A small group of specially trained detector dogs are sniffing out synthetic drugs in New Zealand’s prisons.
Five dogs have been in action since March, searching for ever-changing psychoactive substances smuggled into prisons.
Since then, the dogs have retrieved 33 samples of synthetic cannabis, nearly one a week. But that's nowhere near as high as other drugs that are found.
But the Ministry of Corrections said it's front-footing potential prison deaths from synthetics after inmate fatalities overseas.
"It is on our streets, it is affecting our communities, so as a team the dog handlers felt that they wanted to front foot this emerging threat," Manager Specialist Search Jay Mills told 1 NEWS.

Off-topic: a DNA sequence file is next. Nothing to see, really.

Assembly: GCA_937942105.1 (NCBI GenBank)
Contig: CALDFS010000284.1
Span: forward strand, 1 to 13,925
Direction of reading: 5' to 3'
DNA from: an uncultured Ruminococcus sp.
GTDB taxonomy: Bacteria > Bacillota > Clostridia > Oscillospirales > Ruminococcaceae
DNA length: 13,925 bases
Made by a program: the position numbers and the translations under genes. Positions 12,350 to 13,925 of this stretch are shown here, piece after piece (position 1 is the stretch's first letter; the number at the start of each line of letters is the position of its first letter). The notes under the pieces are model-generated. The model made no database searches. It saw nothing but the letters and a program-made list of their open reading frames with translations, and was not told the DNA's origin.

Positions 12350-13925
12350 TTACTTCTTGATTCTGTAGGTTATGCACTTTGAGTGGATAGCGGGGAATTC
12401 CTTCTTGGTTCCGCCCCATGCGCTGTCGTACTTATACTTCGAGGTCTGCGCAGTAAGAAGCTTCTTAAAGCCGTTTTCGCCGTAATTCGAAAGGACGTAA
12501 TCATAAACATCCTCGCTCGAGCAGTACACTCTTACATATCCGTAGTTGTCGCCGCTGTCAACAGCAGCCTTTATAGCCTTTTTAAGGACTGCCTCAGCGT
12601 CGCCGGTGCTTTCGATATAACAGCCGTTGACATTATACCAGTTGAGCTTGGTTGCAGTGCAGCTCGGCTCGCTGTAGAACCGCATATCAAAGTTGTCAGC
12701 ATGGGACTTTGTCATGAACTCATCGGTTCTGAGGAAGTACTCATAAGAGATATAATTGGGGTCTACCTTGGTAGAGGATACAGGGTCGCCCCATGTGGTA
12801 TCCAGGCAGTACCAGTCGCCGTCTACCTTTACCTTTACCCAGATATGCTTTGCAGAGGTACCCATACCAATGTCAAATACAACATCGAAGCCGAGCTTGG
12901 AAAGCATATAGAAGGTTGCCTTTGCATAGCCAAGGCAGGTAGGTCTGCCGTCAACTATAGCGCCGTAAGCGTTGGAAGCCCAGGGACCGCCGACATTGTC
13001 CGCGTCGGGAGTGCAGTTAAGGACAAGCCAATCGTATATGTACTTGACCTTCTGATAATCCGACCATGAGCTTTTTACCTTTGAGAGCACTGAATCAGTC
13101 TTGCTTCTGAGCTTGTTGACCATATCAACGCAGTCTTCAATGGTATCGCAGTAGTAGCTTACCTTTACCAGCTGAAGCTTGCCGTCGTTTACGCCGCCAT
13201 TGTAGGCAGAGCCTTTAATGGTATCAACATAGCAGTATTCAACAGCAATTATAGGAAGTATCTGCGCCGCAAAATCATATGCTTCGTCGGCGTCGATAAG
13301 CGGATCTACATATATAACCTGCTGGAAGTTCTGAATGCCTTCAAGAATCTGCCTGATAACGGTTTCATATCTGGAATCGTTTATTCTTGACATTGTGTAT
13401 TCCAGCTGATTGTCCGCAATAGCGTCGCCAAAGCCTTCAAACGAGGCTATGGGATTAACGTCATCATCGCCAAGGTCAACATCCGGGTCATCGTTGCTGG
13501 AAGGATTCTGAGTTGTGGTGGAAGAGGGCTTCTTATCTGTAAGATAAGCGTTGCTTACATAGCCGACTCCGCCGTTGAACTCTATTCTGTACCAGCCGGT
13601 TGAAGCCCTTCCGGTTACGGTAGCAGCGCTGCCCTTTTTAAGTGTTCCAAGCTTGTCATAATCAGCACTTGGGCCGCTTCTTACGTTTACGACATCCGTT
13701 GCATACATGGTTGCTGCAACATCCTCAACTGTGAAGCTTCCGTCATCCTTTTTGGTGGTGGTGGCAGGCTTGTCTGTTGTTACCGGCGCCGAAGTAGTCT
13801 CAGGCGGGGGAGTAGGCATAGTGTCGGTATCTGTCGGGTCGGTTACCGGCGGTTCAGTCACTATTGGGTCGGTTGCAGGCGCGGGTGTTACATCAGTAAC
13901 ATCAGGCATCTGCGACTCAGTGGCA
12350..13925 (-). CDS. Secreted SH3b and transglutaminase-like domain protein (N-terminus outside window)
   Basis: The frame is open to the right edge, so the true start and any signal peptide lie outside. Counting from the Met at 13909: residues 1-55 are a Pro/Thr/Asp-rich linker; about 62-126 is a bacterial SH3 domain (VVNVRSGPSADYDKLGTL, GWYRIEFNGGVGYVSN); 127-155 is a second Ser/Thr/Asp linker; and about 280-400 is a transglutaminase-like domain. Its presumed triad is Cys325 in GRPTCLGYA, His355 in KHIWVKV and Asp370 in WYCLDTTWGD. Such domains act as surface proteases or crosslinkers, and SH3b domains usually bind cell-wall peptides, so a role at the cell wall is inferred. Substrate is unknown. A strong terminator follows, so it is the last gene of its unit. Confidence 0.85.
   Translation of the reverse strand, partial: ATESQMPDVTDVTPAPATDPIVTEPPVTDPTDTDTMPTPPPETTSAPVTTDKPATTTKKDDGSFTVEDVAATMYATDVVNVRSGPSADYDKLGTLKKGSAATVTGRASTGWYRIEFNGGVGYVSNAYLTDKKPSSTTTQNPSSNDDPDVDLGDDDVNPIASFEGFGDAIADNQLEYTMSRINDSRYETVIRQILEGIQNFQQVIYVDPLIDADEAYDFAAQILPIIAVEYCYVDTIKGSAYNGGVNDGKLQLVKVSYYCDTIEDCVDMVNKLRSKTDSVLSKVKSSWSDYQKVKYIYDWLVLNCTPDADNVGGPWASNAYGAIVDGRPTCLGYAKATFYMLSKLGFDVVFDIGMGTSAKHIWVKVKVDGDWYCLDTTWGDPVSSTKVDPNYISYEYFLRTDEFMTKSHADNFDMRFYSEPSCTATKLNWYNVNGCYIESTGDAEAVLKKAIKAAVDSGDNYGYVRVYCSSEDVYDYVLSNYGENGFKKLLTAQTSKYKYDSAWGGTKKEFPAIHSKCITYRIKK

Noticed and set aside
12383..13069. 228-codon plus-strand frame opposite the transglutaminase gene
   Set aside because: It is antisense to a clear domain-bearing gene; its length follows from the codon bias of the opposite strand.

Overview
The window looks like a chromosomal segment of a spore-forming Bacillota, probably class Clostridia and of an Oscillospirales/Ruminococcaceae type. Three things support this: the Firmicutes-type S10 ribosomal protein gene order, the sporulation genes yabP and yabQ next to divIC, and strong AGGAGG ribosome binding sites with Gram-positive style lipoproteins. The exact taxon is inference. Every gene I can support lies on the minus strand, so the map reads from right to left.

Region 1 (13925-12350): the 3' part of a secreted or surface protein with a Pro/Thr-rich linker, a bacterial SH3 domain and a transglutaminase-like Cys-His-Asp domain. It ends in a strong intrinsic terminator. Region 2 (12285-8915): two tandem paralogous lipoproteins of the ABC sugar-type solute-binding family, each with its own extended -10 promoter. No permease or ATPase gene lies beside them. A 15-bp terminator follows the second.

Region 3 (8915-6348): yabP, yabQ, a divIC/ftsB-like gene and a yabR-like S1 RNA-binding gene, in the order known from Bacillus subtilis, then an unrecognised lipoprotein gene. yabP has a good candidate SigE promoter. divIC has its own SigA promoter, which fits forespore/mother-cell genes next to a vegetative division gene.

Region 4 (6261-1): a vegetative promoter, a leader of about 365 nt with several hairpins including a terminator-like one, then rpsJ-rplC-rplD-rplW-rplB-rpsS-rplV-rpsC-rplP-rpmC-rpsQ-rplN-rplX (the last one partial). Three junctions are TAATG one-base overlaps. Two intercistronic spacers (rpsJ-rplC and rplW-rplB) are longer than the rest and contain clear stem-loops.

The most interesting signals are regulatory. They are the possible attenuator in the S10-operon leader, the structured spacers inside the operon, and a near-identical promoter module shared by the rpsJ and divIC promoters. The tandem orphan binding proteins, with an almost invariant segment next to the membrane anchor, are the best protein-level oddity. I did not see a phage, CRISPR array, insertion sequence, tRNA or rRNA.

"We have a duty of care to our prisoners, our staff and our prisoners ensuring we keep our site safe."
It’s something Minister of Corrections Kelvin Davis supports.
"We know that psychoactive substances are out in the streets, in our communities and we would be naive to think people aren't trying to get them into our prisons," Mr Davis said.
Corrections is working with the Ministry of Health, and Environmental Science and Research (ESR) to improve the scope of ingredients they can detect.
"NPS (New Psychoactive Substances) is extremely difficult to keep on top of, in terms of the chemical makeup of the drug," Mr Mills said.
It’s a tough job for both the dog, and trainers.
"We match it up to what we're searching for currently and if we see any differences or irregularities with ingredients it means we can go back to our training room and load our dogs with that odour. So we are constantly staying ahead of what's out there today," dog trainer Ricky Trevithick said.
Training for the five dogs will be on-going, with ingredients constantly changing and new batches constantly coming onto the drug market.